Rationale for this is: mathematically the lack of a variable means independence of that variable. So if a term does not include efficiency of a pulley, the efficiency does not affect to that term.

Term 1 represents the energy path (red) that is independent of all three pulleys. If All the pulleys were glued completely stuck, the pulley system would still act as a rope. And a rope is essentially a 1:1 pulley system.

Terms P2 and P3 represent a 2:1, term P1P2 a 3:1 and term P2P3 a 4:1 pulley.

I still do not know if the MA’s of these subsystems make any difference, but at least for me this analysis helps understand how each of the five units of MA depend on each pulley’s efficiency.

## Making it systematic

Mathematically, term 1 is of *degree* 0, P2 and P3 are of degree 1 and P1P2 and P2P3 are of degree 3. The 5:1 example does not have any third degree terms, but some three pulley systems may have also term P1P2P3.

All possible terms for a *four* pulley systems are listed on the bottom row of this table:

The middle row shows their respective degree and on top row is shown an example of each terms value with the assumption that all pulleys are 80% efficient. You may as well appoint different efficiency values to each pulley and calculate each combination’s value to the respective cell.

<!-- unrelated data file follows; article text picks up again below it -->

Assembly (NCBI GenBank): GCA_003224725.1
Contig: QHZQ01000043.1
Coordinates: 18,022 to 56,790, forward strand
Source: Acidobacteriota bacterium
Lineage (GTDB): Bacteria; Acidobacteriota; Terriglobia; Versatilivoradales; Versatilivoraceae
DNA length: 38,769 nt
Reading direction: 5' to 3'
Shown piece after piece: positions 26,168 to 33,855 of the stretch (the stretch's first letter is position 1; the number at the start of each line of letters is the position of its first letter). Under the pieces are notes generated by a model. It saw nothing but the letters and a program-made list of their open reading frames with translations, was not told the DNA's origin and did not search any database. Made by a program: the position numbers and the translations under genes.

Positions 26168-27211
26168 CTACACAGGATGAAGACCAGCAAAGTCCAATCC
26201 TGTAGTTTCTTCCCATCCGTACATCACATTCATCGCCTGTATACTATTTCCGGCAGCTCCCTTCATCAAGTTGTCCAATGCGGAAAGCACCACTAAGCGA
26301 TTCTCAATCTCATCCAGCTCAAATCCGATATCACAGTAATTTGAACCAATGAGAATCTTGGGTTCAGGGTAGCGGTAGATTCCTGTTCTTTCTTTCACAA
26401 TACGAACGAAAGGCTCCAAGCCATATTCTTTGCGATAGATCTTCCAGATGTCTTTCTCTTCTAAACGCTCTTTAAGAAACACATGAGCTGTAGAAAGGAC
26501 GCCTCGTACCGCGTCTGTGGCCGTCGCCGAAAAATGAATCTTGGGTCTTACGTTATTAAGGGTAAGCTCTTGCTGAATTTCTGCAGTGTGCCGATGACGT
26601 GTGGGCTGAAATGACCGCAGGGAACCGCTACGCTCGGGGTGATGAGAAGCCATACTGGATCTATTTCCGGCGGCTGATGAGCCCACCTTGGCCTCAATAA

Let’s analyze some pulley systems. The most important thing is to carefully document each pulley system’s schematic picture and especially which label refers to which pulley.

I’m not going through the analysis here, just jumping to the results. Instead of writing each expression, they are presented here by pointing out their terms among all possible candidates.

With a little spreadsheet skills, you may quite easily develop this into a calculator, which automatically updates effective MA values when you change each pulleys efficiency value. Adding new pulley systems is a matter of documenting the system and pulley labels, analyzing and adding a row to your spreadsheet.

If you found this interesting, read my other articles including this one published in Richard Delaney’s RopeLab in 2019.